Long-term, the newly-trained professionals should earn enough money to raise a family and purchase a home in Mission Viejo.

City of Mission Viejo executives and staff should pursue Housing and urban Development and other grants to provide upgraded infrastructure to the shopping center property.

The expense for the proposed water purification plant for Oso Creek is unjustified.

Neither project requires a bond issue. Our children and grandchildren require continued services provided by the City of Mission Viejo including fire and police protection and our excellent library.

Submitted by Anthony Elia on Wed, 09/29/2021 - 1:49 pm


Since the City Manager, elected City officials and attorneys are excited about developing a retail center adjacent to Oso Creek, are they all willing to guarantee to take a 10% cut in pay and benefits if the project fails to pay for itself?

Successful commercial real estate developers know that securing pre-committed tenants or at least "letters of intent" from credit-worthy businesses such as restaurants, soft goods and service providers are necessary prior to buying a property.

City employees with no commercial development experience are relying on a bond salesman, a retail consultant, architect and other "yes men" advisers who will disappear once their fees are paid.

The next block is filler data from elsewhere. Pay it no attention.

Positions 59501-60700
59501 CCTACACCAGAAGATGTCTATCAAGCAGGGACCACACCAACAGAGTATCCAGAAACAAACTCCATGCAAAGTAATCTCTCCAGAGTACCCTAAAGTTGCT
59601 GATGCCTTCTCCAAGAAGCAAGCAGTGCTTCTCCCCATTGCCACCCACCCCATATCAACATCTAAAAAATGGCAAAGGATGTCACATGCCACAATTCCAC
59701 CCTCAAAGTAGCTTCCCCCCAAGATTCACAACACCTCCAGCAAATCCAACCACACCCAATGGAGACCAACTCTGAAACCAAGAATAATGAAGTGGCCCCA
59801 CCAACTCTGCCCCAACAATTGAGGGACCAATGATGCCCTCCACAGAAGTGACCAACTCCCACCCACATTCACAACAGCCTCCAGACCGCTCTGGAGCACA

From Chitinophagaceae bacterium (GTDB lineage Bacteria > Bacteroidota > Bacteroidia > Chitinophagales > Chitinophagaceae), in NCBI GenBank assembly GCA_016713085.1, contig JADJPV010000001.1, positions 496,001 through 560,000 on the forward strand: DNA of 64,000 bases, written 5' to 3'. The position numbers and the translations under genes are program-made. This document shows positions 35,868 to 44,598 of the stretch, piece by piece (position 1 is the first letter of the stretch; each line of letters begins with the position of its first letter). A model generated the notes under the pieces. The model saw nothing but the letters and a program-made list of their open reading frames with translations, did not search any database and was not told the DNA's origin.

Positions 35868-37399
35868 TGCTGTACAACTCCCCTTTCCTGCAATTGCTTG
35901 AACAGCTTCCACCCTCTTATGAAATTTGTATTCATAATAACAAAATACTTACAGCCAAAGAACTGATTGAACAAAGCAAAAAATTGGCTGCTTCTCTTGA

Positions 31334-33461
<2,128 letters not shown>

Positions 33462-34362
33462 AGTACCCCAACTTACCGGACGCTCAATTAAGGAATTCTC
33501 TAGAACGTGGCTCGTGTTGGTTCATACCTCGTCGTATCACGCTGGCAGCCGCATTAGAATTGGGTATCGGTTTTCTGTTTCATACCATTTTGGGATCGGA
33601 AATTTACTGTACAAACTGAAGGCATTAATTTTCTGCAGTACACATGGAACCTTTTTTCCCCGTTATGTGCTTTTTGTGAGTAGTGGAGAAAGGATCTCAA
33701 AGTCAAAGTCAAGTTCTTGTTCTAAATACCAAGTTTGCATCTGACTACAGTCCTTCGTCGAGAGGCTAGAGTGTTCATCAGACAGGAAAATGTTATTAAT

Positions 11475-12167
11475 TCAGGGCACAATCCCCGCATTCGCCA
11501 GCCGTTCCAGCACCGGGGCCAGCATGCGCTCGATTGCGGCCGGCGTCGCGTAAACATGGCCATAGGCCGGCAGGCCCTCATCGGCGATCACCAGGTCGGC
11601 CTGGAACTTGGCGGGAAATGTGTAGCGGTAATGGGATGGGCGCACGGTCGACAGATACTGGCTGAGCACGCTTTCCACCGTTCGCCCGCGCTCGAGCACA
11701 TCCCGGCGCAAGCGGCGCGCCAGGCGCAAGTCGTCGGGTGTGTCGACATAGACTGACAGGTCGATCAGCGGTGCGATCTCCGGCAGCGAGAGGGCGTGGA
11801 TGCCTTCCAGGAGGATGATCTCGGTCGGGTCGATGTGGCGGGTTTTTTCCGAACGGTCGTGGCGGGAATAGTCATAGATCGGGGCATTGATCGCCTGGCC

Leasing struggles at Mission Mall and Kaleidoscope, and the collapse of Laguna Hills Mall suggest that the timing for the City of Mission Viejo's project is ill-advised.

As taxpayers we are not amused that the City Manager, Mayor, City Council and City Attorneys are using a 2017 out-of-date study to play Monopoly with our hard-earned tax dollars.

Taking more than $3 million a year away from existing City services and using our terrific library and Murray Senior Center buildings as collateral is obscene.

Submitted by Rebecca Reese on Sat, 01/22/2022 - 9:31 am


A ‘downtown’ area for mission. Viejo would be wonderful. Why not do this at the lake? The side where Yama sushi is. More restaurants, shops, farmers markets, live local bands, street fairs, taste of mission viejo, etc.

Submitted by Debi Stanley on Sun, 05/28/2023 - 12:35 pm


Currently, retail stores are closing with announcements of more to come. I believe this trend is a slow moving transition of how retailers will come back. 2023 is definitely a tear down cycle that will continue to leave our City with non-performing retail centers. With vacancies up, why would we want to develop new retail with existing centers struggling? These anchor tenant losses drastically impact revenue for the centers to operate, and with it City revenues decline. I think the City of Mission Viejo should pause new retail development and shift it’s focus on what can be done to revitalize our existing centers.